Even though the poem is mostly in iambic pentameter, Tennyson frequently throws in different types of beats. For example, line 69 begins with a beat that contains two stressed syllables: "Made weak." A beat with two stressed syllables in a row like this is called a spondee. Other examples of spondees occur in lines 44, 45, and 67.

At other moments, Tennyson will use a beat that contains a stressed syllable followed by an unstressed syllable, as in "Life to" (7). This is called a trochee. Tennyson varies the meter of his poem periodically because it is a dramatic monologue; nobody speaks entirely in iambic pentameter, and the changing beats give the poem a more realistic feel, so it seems more like somebody is actually speaking.
Speaker Point of View
Who is the speaker, can she or he read minds, and, more importantly, can we trust her or him?
Ulysses is the speaker of the poem that bears his name; he's a semi-retired soldier who's also a king. In many ways he's a lot like a vet you'd meet at the VA hospital, or your friend's grandpa who fought in World War II. You're sitting around talking to this guy, and he starts going on about how bored he is, how bad the food is at the nursing home, how he wishes he could still be in the army and travel around the world. His legs are still strong, and so is his mind. As he continues to talk, he gets more and more animated, finally realizing that if he still feels good he should try to do the things he used to, regardless of what anybody says. Towards the end of the conversation, he goes into the other room and comes back dressed in his old army uniform. In response to your surprise, he gives an incredibly heroic speech about how he's willing to brave death to do what he wants to do and picks up the phone to dial the local recruiting office.

Ulysses Setting

Where It All Goes Down
The poem takes place in several places in Ithaca; it starts by the hearth in Ulysses' palace or castle, then points to port, and then somehow ends up there. By the end of the poem, we think that Ulysses is standing next to his mariners by the ship.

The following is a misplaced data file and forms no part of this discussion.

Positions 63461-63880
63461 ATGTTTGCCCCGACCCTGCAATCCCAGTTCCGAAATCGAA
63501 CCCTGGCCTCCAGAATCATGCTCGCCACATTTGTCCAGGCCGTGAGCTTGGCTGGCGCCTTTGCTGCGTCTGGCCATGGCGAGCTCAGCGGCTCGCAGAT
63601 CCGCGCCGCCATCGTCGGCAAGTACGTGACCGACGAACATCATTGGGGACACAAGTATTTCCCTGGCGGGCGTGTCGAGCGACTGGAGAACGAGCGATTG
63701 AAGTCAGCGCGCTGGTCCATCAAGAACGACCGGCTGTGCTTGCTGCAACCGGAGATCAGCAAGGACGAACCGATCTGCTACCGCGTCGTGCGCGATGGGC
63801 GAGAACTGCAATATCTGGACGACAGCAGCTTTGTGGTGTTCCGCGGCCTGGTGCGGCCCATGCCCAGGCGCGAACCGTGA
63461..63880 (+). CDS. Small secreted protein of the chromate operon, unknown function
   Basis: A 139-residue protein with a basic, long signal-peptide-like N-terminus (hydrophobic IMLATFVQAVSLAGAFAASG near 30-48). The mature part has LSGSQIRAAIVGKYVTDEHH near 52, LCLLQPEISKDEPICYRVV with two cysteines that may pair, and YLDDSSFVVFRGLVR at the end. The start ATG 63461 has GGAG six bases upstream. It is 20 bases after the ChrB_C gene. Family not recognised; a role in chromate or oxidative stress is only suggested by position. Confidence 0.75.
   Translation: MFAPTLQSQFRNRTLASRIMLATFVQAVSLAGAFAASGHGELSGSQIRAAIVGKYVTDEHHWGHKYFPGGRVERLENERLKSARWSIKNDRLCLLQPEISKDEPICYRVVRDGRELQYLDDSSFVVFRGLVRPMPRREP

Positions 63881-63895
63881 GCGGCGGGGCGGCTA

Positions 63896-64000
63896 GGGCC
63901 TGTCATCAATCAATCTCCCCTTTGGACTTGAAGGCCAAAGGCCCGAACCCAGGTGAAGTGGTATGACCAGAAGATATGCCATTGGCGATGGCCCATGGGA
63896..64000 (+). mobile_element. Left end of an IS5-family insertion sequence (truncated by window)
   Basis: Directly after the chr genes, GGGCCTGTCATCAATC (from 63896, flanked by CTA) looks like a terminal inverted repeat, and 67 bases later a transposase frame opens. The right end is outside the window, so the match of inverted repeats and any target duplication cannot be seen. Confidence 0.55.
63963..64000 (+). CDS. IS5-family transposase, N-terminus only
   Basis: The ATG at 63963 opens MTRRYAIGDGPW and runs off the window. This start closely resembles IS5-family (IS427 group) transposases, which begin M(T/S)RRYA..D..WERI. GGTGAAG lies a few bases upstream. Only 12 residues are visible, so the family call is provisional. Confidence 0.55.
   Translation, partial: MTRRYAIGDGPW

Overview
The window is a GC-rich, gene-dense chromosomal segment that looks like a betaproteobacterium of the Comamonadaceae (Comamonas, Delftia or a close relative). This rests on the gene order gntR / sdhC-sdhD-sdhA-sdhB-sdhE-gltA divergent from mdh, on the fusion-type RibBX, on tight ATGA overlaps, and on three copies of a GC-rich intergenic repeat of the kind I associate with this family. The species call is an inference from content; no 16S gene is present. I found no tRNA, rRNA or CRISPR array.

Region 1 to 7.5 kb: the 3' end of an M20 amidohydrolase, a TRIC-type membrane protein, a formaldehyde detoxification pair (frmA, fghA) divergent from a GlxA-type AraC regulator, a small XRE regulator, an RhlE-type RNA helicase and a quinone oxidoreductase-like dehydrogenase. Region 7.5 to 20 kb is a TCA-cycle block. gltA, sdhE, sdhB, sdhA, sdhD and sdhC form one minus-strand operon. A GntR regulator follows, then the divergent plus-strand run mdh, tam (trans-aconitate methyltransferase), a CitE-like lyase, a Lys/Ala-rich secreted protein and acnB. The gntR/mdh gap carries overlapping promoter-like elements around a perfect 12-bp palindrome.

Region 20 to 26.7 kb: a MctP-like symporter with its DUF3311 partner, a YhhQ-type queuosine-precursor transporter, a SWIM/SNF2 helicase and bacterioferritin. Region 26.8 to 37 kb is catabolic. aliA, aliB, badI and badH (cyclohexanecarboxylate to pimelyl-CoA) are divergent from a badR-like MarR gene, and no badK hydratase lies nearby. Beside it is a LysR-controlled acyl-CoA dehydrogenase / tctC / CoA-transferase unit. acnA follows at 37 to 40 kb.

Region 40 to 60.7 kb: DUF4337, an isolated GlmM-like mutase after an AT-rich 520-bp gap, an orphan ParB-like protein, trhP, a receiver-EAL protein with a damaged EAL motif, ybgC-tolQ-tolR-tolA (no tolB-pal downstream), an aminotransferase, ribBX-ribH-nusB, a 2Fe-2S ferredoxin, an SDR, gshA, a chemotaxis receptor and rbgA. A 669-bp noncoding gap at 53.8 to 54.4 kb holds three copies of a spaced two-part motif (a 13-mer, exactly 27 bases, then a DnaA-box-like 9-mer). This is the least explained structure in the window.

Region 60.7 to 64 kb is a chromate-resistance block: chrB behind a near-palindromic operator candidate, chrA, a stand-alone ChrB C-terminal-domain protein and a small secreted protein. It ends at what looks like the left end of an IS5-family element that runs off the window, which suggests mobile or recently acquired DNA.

Pretend that Ulysses is George Washington. He's just won the Revolutionary War and is now living in the president's house in Philadelphia (the City of Brotherly Love was briefly the nation's capital); even though the presidential crib wasn't as fancy then as it is now, it was still really nice. Now, pretend that George Washington got really bored with living in this gigantic house in Philly and decided to head to the nearest army base and get his old uniform back on, as if he were preparing to go back into battle. If the poem were called "George Washington," our first president would start out by speaking to us from his humongous living room and eventually take us to an army or naval base.

Sound Check

Read this poem aloud. What do you hear?
Tennyson's poem is a lot like Mel Gibson's famous speech in Braveheart, or any other speech one might use to rouse a group of soldiers to action. You can't start out yelling because you won't have any energy left at the end; these things have to be planned carefully, and the best has to be saved for last.